On NBC's Meet the Press Sunday, Santorum was asked about his endorsement of Romney as a presidential candidate in 2008 — two years after Romney had signed the controversial “RomneyCare” into law and after his earlier positions on issues such as abortion and “gay rights” had been well publicized.
"Governor Romney is the candidate who will stand up for the conservative principles that we hold dear. He has a deep understanding of the important issues confronting our country today, and he is the clear conservative candidate that can go into the general election with a united Republican Party," Santorum said in the press release announcing his endorsement in 2008, when Romney was in what had become a three-way race with Arizona Sen. John McCain and former Arkansas Governor Mike Huckabee. In the current campaign, Meet the Press moderator David Gregory noted, Santorum has been describing Romney as a liberal Massachusetts Governor.
I’m not going to review all the dastardly lies, misstatements, and gross exaggerations Barack Obama has made since he assumed the highest office in the land. That would take a lot more pages than we have room for today.
No, for now I want to mention just two of his most recent assaults on the truth. I’m afraid they will set the tone for what may be the dirtiest political campaign in our country’s history. And considering some of the mudslinging we’ve witnessed in the past (remember the commercial for Lyndon B. Johnson in which a little girl picking petals off a daisy morphed into a mushroom cloud?), that’s saying something.
Two doctors who traveled to Maryland to perform late-term abortions have been arrested on multiple murder counts, in what the Associated Press called an “an unusual use of a law that allows for murder charges in the death of a viable fetus.”
Police took Dr. Steven Brigham into custody December 28 in New Jersey, while Utah authorities arrested Dr. Nicola Riley in Salt Lake City, where she is awaiting extradition.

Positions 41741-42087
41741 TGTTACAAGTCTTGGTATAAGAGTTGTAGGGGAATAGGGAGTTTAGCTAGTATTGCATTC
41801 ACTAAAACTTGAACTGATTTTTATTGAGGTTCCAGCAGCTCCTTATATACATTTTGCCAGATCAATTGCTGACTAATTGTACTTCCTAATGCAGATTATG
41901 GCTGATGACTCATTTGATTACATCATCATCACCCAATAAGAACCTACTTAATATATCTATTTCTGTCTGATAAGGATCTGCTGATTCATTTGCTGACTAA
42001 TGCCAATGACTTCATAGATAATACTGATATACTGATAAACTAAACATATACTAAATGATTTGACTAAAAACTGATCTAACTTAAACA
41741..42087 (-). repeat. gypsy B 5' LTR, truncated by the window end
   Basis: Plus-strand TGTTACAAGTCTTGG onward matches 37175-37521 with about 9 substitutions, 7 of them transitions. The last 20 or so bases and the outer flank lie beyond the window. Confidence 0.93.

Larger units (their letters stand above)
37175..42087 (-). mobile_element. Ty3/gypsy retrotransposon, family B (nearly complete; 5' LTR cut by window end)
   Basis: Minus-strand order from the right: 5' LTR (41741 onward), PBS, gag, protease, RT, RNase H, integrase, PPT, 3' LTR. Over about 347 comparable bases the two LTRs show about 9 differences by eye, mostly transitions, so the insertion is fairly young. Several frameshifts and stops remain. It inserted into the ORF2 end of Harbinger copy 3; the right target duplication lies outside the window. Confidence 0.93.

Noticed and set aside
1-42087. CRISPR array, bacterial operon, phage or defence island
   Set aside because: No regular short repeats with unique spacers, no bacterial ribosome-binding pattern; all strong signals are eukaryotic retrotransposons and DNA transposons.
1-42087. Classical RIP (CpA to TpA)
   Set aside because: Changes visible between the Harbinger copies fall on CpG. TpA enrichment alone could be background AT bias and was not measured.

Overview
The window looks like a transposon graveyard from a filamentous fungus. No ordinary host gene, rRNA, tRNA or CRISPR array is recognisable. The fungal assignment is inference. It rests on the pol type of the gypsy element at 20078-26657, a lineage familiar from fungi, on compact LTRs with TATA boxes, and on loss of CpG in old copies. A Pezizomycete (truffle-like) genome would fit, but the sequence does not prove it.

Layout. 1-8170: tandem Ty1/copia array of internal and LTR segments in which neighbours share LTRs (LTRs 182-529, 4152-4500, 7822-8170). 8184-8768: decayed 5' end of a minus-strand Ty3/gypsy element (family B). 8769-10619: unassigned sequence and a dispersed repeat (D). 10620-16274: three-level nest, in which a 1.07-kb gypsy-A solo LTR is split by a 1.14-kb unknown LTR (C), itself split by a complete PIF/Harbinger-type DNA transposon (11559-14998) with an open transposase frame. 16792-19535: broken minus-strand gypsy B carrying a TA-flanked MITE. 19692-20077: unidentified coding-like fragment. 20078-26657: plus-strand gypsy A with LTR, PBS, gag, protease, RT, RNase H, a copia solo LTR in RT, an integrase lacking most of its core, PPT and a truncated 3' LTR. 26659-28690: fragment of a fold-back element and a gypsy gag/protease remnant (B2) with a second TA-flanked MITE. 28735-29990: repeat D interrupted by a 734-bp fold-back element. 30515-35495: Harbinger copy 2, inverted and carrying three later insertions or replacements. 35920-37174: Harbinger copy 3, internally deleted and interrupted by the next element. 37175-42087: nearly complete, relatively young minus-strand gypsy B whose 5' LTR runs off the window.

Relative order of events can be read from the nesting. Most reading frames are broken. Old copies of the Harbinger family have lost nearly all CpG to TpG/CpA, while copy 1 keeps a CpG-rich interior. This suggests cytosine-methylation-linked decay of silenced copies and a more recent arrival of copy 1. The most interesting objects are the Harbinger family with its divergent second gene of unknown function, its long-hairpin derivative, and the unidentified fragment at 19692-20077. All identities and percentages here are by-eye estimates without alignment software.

The two doctors were indicted by a grand jury following a nearly year-and-a-half investigation that began after a botched abortion at Brigham’s Elkton, Maryland, clinic near the Delaware border.
According to documents filed by medical regulators, an 18-year-old woman who was 21-weeks pregnant suffered a ruptured uterus and other internal injuries while under the care of the two doctors. But instead of calling 9-1-1, Riley drove the woman to a local hospital, where, according to documents, both she and Brigham refused to cooperate with medical personnel. Investigators searching Brigham’s clinic found a freezer containing 35 late-term, pre-born babies, including one estimated to have been aborted at 36 weeks — or nine months.
For those Iowans supporting Ron Paul's campaign for the presidency, there's only one thing better than a Paul, and that's two Pauls. On Monday, Congressman Ron Paul (R-Texas) will be joined on the campaign trail in the Hawkeye State by his son, Senator Rand Paul (R-Ky.). The Ron Paul 2012 campaign is calling the father-son stumping "a daylong whistle-stop tour."
After ringing in the New Year at home in Texas, Ron Paul will hit the ground running for a final swing through Iowa one day before Republicans in that state cast votes in the nation's first caucus of 2012.
Regarding the senior Paul's surging poll numbers, the campaign's Iowa spokesman, Drew Ivers, issued a statement claiming that the former obstetrician and reliable champion of the Constitution will achieve "a strong top-three finish" in Iowa.